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  • DOT Final Rulemaking
    Opioid Testing for
    Transportation Workers
    Updated On: Feb 01, 2018

    The Department of Transportation has amended its drug testing program regulation to add hydrocodone, hydromorphone, oxymorphone, and oxycodone to its drug-testing panel; add methylenedioxyamphetamine as an initial test analyte; and remove methylenedioxyethylamphetamine as a confirmatory test analyte. The revision of the drug-testing panel standardizes DOT regulations with the revised HHS Mandatory Guidelines established by the U.S. Department of Health and Human Services for federal drug-testing programs for urine testing. This final rule also removes the requirement for employers and Consortium/Third Party Administrators to submit blind specimens. The DOT addressed the comments submitted by labor organizations and other opponents of the removal of blind specimen testing in its final rulemaking:

    The Department and the transportation industries rely upon the NLCP [National Laboratory Certification Program] certification and oversight processes, as well as the split specimen testing process, to ensure that the accuracy of the laboratory testing is up to NLCP certification standards. In OTETA [Omnibus Transportation Employee Testing Act of 1991], Congress directed the Department to rely on HHS-certified laboratories, without any reference to the additional process of blind specimen testing. Moreover, there have been no false positive results for blind specimens reported to the Department, as required by the current Part 40, either before or after the NPRM was issued. The Department will continue to rely on HHS for laboratory certification because now more than 25 years of blind specimen testing has shown that there have been no false positive blind specimen results. Given the rigorous HHS oversight of the laboratories, as well as the business necessity for the laboratories to maintain a reliable record of accuracy, it is not likely that laboratories would relax their standards simply because the relatively small number of blind specimen tests now required was eliminated. Consequently, the Department is adopting its proposal to remove blind specimen testing requirements from part 40.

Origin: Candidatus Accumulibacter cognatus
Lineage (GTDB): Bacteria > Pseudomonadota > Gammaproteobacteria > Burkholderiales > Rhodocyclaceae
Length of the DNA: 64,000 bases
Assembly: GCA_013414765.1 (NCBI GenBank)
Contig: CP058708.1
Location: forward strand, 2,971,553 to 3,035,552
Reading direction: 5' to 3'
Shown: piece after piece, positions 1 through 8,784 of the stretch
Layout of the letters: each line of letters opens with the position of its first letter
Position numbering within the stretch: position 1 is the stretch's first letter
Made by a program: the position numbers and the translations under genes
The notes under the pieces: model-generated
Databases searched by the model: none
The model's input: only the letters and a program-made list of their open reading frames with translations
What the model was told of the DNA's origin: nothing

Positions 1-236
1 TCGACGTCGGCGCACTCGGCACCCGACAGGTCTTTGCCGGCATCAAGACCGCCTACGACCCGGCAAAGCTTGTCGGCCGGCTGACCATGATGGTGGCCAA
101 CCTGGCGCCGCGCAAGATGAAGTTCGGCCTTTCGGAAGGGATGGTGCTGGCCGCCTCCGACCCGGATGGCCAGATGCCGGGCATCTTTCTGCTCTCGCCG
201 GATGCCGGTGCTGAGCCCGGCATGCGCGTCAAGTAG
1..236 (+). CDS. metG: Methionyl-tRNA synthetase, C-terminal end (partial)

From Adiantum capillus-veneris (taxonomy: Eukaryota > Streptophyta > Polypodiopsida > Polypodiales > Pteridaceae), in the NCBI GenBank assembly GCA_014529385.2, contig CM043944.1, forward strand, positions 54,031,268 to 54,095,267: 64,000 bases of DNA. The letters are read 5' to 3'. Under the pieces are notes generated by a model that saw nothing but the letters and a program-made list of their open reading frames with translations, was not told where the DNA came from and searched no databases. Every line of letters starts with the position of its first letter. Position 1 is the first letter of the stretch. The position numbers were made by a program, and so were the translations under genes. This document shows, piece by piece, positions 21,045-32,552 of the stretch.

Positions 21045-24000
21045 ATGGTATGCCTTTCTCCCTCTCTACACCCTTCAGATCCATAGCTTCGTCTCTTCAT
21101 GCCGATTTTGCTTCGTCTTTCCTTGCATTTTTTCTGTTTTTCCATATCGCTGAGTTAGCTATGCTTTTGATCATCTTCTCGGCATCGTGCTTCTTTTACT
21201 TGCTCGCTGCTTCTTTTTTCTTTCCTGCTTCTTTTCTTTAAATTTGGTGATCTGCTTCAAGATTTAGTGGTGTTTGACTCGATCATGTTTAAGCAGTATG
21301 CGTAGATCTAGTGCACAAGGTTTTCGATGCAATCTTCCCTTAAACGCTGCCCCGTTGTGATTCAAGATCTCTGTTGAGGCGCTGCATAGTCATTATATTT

This rule went into effect on January 1, 2018.

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